Colorectal cancer is also known as colon cancer, bowel cancer, or rectal cancer. It is the second leading cause of cancer death in women and third for men. The good news is that due to improvements in both screening and treatments, and although the death rate is falling, it is still important for everyone to be knowledgeable about the causes and risk factors for colorectal cancer.
An unprecedented number of younger adults are becoming diagnosed with colorectal cancer. Whereas the older population had been the main group at risk, now we are seeing some startling changes. Colorectal cancer is rising among young adults and here’s what young people should know.
Knowing the difference between symptoms of IBS and colon cancer might save someone from a lot of anxiety, and more importantly, give them a longer life to enjoy. If you are having some unusual changes to your bowel habits, review these differences and then follow up by making an appointment with Digestive Health Services.
The old phrase “better safe than sorry” comes to mind when considering how red and processed meats can increase your colorectal cancer risk by 20%.
Colon cancer, also known as colorectal cancer, is one of the most common and deadly cancers in the United States. Colon cancers begin as benign polyps in the colon or rectum and can take years to develop into cancer.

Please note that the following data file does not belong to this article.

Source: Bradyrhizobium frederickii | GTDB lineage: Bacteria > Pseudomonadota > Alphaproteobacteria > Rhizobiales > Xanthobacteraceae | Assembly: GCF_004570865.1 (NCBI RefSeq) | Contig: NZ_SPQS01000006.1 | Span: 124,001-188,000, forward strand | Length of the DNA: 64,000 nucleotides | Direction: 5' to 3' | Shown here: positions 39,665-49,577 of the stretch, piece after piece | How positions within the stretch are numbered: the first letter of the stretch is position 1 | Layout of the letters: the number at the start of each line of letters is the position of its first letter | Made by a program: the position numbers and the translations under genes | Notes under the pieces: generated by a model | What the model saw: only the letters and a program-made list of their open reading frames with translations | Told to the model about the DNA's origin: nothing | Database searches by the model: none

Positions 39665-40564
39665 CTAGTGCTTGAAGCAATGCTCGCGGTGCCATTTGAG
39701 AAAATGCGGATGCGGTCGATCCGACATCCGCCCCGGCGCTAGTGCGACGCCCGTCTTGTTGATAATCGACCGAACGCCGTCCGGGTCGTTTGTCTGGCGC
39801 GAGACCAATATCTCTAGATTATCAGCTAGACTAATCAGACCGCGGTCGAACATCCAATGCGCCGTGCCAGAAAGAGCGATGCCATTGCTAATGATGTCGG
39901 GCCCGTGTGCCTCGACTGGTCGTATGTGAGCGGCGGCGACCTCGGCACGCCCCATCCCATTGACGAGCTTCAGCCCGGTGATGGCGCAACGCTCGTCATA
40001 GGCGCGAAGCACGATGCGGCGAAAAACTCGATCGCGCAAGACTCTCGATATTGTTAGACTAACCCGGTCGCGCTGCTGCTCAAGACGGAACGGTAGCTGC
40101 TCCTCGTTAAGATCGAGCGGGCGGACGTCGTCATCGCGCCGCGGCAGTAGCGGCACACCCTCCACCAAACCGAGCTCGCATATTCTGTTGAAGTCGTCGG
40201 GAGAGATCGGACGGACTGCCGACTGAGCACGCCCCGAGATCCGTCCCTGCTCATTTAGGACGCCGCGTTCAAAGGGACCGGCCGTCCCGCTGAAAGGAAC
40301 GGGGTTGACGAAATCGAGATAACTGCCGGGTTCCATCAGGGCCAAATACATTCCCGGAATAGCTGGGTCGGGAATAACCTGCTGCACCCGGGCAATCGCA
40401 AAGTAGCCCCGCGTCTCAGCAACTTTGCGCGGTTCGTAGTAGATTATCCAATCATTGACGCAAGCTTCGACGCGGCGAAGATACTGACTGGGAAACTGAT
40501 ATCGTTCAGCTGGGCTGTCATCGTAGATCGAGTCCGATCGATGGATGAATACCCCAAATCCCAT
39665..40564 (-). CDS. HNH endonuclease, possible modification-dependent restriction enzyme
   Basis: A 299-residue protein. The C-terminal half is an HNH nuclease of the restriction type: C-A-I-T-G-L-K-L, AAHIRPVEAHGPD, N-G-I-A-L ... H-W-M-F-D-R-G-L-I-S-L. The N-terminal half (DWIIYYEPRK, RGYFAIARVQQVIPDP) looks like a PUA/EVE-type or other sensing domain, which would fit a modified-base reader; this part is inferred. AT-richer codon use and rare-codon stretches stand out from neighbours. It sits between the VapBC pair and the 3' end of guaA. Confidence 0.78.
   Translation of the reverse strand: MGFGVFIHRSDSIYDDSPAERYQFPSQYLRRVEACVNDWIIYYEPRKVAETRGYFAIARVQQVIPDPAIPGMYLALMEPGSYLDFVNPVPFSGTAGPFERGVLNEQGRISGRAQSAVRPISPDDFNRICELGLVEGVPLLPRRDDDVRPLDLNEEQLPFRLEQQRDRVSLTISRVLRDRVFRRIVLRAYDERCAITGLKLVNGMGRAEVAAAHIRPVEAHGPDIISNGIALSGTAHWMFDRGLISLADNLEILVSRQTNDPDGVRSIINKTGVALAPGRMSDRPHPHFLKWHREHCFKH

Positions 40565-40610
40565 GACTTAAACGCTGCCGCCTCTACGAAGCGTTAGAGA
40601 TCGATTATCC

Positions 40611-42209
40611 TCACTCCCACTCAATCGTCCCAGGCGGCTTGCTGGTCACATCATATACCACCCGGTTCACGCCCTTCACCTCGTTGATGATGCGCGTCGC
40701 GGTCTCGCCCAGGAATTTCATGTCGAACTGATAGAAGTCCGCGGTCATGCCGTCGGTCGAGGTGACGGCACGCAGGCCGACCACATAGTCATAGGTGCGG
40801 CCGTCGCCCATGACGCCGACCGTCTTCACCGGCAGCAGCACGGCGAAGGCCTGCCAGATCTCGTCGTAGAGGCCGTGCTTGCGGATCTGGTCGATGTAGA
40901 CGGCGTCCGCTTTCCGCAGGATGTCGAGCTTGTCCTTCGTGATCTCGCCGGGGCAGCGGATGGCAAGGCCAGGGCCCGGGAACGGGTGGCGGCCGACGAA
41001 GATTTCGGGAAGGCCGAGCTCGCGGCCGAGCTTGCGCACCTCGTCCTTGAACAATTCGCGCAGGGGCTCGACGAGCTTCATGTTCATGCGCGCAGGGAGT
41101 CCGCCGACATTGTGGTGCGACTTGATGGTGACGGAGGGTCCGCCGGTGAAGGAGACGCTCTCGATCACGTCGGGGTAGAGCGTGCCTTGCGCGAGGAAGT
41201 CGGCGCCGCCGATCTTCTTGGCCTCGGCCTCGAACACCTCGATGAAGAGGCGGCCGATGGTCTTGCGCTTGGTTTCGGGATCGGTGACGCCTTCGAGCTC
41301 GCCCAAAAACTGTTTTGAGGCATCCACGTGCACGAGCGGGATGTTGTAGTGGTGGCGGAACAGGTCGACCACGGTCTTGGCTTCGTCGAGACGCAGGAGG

“I am really looking forward to my colonoscopy,” said no one ever.
Let’s face it; a colonoscopy ranks right up there with a root canal for least favorite necessary evil. The good news is that some of the prep has improved in the last few years, and there are new less invasive screenings available. If caught early enough, colorectal cancer can be treated and cured.
It’s important to understand what a colonoscopy is meant for even if it’s not something you’re looking forward to.
Childhood obesity rates in the United States are reaching all-time-high levels. The Centers for Disease Control estimates that approximately 17 percent of children in the US are obese. This equates to 12.7 million children and adolescents. A recent study has found that childhood obesity is linked to an increased risk of developing colon cancer in adulthood.